Trials of non-invasive, painless treatments to beat this disease are showing excellent results.
"It sounded exciting, like science fiction"
On a cold January day in 2011, Margareta Nordell bundled up in her winter coat, hugged her dog Jackie goodbye and went off to have a mammogram—just as she had every 24 months for the past 20 years. A customer representative for a Stockholm insurance company (now retired), she wasn’t worried.
Never before had a suspicious lump or shadow been found and she assumed this time would be no different. She was wrong. When the X-rays were processed, her doctor pointed to a dot on her right breast. It looked like a speck of dust or something smaller, even.
“But I can’t feel it when I check,” Margareta protested.
“That’s a good thing,” her doctor replied. “If it’s cancer, we’ve probably caught it in time, before it grows into something you can feel.”
A biopsy proved it was malignant. All of a sudden Margareta, then 66, an independent mother and grandmother, found herself thrust into a vast club she would much rather not be part of: women with breast cancer. An estimated one in every eight women around the world will develop the disease in their lifetime.
Margareta Nordell was fortunate to take part in a trial of a new therapy
Margareta didn’t even consider a lumpectomy: early in the treatment, her doctor asked if she would like to be part of a local trial into a procedure called “preferential radio frequency ablation”, or PRFA, which is based on the principle that cancer cells can be killed by heating them up. Her age—and the tiny size of the tumour—fitted the trial’s criteria; while there was no guarantee it would work, there would be no cutting into her breast and zero recovery time. She would be given a local anesthetic and the whole thing would last about 20 minutes.
It sounded exciting, like science fiction. Margareta would still undergo minor surgery to remove the dead tissue a few weeks after having the procedure so scientists could examine it, have radiation to ensure the cancer was gone for good and be prescribed a drug called tamoxifen to prevent it recurring. But she knew she would be helping women diagnosed in the future perhaps avoid the operating table altogether.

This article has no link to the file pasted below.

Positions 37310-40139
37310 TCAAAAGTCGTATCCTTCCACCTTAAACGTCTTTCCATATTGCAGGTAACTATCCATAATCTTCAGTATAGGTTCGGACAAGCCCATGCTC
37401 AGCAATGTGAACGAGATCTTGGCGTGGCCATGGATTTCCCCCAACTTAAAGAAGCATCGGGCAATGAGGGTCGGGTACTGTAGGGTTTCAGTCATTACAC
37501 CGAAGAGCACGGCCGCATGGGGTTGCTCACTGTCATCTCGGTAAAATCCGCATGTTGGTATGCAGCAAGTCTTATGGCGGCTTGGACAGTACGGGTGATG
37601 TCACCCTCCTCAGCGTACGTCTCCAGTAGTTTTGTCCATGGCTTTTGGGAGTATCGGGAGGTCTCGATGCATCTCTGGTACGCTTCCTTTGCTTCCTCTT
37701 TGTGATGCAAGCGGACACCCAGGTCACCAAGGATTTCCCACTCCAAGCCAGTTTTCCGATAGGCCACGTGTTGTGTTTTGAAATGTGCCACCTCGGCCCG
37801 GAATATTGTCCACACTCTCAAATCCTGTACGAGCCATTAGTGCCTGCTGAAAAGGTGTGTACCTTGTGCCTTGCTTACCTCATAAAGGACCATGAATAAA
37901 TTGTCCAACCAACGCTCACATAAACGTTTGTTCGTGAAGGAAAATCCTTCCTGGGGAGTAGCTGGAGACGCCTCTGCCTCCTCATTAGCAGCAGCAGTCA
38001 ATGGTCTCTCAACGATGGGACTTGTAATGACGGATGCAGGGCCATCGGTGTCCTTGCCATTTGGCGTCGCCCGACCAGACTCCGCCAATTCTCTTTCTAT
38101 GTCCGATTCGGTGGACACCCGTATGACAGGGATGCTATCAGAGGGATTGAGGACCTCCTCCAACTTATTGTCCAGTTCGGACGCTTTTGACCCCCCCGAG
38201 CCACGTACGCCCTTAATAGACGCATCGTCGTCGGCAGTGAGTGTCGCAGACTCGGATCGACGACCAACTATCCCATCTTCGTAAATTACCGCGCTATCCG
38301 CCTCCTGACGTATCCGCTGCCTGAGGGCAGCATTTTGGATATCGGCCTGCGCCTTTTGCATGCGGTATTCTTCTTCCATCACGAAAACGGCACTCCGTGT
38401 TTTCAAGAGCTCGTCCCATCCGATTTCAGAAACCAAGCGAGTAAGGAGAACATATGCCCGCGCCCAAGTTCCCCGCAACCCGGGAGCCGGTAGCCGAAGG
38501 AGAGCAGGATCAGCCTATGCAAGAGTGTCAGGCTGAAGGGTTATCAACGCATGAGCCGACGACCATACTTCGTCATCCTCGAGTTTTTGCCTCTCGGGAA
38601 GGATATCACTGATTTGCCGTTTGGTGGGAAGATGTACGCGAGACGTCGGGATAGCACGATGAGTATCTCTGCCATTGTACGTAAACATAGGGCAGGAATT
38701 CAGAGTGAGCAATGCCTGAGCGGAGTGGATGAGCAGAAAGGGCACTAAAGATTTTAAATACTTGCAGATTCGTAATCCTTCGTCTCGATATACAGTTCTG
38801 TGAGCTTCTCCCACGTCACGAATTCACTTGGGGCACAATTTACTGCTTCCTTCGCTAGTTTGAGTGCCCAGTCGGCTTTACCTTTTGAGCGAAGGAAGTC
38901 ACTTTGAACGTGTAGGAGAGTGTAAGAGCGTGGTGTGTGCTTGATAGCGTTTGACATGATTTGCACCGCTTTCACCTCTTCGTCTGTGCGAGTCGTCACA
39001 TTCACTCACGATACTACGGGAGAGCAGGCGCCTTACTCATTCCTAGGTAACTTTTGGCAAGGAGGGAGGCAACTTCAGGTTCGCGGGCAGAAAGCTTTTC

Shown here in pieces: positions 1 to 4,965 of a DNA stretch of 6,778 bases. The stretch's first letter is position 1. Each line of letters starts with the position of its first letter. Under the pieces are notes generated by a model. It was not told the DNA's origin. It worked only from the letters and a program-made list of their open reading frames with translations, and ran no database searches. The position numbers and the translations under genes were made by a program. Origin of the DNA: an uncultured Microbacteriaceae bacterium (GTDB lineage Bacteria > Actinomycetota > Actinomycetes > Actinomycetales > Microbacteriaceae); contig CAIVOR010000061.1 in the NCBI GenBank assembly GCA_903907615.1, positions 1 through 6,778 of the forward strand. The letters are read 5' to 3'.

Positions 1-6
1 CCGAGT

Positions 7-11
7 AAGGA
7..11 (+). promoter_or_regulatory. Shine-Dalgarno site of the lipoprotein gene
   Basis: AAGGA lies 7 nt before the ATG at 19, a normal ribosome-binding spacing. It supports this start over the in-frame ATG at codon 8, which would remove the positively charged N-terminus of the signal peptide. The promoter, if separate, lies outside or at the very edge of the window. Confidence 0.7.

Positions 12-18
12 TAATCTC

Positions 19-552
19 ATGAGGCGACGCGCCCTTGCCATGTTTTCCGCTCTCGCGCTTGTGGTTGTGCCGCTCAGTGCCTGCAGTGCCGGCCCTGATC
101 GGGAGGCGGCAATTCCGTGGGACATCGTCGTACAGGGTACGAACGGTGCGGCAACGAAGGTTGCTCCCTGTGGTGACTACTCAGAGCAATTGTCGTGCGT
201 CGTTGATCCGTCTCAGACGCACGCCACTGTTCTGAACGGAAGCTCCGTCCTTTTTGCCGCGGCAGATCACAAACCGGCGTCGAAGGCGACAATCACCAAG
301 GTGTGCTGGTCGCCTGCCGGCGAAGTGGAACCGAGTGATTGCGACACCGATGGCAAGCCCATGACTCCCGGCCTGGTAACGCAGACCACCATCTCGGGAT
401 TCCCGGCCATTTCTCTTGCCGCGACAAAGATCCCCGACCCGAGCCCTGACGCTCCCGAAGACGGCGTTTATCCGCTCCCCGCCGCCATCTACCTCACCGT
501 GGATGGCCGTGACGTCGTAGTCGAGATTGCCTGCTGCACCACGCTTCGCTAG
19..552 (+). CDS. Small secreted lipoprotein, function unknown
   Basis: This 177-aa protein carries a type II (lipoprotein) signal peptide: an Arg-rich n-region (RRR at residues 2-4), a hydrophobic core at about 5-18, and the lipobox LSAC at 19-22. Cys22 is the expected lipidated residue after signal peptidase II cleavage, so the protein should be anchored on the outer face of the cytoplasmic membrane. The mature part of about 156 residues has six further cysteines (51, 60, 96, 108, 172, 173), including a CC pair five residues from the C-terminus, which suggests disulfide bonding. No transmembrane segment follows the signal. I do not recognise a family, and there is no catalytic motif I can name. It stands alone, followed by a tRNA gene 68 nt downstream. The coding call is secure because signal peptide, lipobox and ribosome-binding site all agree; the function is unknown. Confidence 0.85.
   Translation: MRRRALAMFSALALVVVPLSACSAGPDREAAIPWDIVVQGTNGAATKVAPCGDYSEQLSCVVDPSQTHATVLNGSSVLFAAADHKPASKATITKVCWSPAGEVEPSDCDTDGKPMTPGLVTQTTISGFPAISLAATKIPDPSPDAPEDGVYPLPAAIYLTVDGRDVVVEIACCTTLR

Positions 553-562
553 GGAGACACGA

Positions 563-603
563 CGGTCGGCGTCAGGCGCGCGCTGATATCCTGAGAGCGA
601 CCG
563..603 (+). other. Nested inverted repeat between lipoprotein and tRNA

“Absolutely, I’ll do it,” she said.
Read more: Getting the better of breast cancer
A pioneering treatment
PRFA is one of a number of new breast-cancer treatments being tested on patients right now.
They represent a radical departure from the standard “one size fits all” medical approach: cut off a whole breast or at least excise part of it, then radiate, then, if the tumour was really aggressive, use chemotherapy—making the overall treatment a trifecta for side effects like nausea, hair loss and brain fog.
As recently as 50 years ago, scientists thought most tumours were alike and there were few treatment options outside of surgery, radiotherapy and chemotherapy. Around one in four people survived cancer, compared to half today. In the 1970s, in the first glimmer of exciting changes to come, doctors began to test new treatments such as the “precision” drug trastuzumab, a laboratory-produced antibody treatment better known by its brand name Herceptin, which can stop cancer cells from growing.
Thanks to advances in genetic testing, we now know even more about breast cancer. A landmark 2012 study undertaken by scientists at Cancer Research UK’s Cambridge Institute, for example, proved that the disease can be divided into ten different sub-groups, each of which may respond to different combinations of drugs, non-invasive treatments, surgery or, in the case of tumours that grow really slowly, no treatment at all.